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Let $\phi$ be a bilinear form on the vector space that has basis $\{x_i\}\cup\{y_j\}$.

If we have $x\in \operatorname{Span}\{x_i\}$ and $y\in\operatorname{Span}\{y_i\}$ are such that $\phi\left(x\,\,\,,\,\,\,\operatorname{Span}\{x_i\}\right)+\phi\left(y\,\,\,,\,\,\,\operatorname{Span}\{y_i\}\right)=0$,

[Edit: As suggested by @awllower, I should indeed explain my notation: By taking $\operatorname{Span}\{v_i\}$, $v=x, y$ as a variable of the bilinear form, I mean that for all $v\in \operatorname{Span}\{v_i\}$ the relation is true.]

Given that $\phi$ is non-degenerate on $\operatorname{Span}\{x_i\}$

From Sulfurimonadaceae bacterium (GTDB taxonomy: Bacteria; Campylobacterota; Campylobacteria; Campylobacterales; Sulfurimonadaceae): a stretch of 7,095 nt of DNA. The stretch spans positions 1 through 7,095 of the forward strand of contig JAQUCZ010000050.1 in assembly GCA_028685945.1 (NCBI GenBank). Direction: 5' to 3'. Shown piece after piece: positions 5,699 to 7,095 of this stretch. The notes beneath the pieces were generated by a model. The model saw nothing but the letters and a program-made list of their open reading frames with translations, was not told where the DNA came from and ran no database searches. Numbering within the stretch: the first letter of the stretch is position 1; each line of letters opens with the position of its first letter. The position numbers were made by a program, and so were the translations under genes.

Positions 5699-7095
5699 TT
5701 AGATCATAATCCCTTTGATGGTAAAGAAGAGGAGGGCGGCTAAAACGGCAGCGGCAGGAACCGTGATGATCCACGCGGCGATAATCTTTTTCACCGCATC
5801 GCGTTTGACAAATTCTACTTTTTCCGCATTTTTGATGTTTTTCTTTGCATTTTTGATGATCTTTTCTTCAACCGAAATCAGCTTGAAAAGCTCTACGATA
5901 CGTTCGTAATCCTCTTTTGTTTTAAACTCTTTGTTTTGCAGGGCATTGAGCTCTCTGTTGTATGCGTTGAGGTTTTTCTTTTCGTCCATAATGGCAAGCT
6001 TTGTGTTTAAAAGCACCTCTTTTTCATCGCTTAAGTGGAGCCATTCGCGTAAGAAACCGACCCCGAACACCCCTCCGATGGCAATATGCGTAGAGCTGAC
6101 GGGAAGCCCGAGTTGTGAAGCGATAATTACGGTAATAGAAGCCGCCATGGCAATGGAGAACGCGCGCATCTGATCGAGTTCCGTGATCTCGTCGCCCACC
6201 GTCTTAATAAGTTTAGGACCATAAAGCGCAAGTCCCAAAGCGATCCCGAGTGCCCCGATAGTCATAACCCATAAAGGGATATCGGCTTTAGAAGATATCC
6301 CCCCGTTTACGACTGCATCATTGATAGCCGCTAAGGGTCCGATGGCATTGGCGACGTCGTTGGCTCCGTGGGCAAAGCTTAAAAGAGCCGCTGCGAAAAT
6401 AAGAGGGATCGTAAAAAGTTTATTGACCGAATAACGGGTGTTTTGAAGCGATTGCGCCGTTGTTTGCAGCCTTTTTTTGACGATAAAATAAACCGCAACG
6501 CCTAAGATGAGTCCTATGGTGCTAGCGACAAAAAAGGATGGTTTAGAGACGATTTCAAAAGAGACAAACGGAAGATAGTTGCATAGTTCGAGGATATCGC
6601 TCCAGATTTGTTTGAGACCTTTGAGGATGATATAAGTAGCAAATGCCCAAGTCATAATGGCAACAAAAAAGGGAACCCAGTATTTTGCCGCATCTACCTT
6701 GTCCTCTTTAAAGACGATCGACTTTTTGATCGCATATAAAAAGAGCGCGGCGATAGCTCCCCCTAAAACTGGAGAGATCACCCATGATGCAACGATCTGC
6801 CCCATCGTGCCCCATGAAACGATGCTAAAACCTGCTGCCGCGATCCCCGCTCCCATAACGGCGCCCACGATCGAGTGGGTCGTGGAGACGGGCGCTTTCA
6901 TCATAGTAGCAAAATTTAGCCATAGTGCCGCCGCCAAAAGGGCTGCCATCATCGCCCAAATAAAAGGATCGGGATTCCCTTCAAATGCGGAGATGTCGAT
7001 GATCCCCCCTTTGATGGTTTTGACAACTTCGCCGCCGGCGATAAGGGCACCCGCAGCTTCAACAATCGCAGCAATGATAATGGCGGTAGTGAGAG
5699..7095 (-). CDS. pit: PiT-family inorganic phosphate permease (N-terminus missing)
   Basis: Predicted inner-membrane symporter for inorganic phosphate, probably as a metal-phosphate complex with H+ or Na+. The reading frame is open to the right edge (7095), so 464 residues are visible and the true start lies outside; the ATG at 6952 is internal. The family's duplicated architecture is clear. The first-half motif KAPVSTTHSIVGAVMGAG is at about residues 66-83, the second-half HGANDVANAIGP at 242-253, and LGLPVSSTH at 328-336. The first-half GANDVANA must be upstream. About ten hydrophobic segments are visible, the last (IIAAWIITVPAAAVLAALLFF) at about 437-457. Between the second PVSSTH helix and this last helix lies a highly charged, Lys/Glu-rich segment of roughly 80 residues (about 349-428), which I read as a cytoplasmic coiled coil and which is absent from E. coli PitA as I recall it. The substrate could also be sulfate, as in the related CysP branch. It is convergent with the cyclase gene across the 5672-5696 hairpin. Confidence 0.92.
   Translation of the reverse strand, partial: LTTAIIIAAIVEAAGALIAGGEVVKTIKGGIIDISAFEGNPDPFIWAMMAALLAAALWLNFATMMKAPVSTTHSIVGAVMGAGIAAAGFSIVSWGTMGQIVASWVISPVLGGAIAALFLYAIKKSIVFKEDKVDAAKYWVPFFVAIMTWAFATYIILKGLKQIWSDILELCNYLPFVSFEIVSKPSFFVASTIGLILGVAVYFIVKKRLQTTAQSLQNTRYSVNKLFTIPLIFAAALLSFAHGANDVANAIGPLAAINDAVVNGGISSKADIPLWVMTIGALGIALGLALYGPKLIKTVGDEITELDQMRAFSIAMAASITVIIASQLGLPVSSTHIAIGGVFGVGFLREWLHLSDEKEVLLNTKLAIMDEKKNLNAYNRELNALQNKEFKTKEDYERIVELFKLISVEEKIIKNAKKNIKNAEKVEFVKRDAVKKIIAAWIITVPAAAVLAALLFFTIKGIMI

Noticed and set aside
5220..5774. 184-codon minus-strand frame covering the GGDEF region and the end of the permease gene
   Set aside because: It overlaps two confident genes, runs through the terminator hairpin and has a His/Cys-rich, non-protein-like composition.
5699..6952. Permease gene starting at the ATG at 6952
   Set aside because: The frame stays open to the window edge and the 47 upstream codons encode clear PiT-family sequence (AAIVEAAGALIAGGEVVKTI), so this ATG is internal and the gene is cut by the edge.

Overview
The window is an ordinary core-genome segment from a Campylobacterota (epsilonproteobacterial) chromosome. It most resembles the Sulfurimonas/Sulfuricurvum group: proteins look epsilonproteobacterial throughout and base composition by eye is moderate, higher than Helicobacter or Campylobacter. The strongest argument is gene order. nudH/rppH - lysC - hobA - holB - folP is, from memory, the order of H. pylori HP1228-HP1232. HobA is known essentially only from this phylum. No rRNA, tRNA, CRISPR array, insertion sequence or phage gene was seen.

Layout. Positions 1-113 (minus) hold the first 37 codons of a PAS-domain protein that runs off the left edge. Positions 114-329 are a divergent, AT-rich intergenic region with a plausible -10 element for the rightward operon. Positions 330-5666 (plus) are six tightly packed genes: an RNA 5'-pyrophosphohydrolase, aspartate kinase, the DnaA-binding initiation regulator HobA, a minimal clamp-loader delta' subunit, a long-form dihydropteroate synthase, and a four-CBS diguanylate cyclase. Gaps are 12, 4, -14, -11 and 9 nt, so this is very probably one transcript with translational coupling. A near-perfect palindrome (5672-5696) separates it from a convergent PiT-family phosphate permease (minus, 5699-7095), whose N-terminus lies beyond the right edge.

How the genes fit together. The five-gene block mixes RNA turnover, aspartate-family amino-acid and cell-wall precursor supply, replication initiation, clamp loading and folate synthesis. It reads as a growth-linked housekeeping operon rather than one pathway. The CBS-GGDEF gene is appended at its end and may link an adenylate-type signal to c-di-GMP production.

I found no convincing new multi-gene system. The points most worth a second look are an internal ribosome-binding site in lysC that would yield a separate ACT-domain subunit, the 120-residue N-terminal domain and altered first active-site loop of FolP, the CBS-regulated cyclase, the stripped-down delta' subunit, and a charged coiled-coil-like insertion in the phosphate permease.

Can I conclude that $x=0=y$?

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Per chance the notation ought to be improved, as the bilinear form takes not as its variable the span of some vectors... – awllower Dec 6 '11 at 14:20
And is the basis dis-joint? – awllower Dec 6 '11 at 14:21
@awllower: Thanks, yes, the basis is disjoint. And by the span I mean for all vectors $v\in \operatorname{Span}\{v_i\}$ where $v=x\,\,\,\text{or}\,\,\,y$. – Ralph Dec 6 '11 at 14:40

No, you can't. You could have $\phi(y,z)=0$ for all $z$ despite $y\ne0$, and then your condition would be fulfilled with $x=0$ and $y\ne0$.

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Maybe the use of the matrix multiplication can elaborate further, as there exists $A$ such that $A*y_i$ are all 0 without $A$=0. – awllower Dec 8 '11 at 9:31

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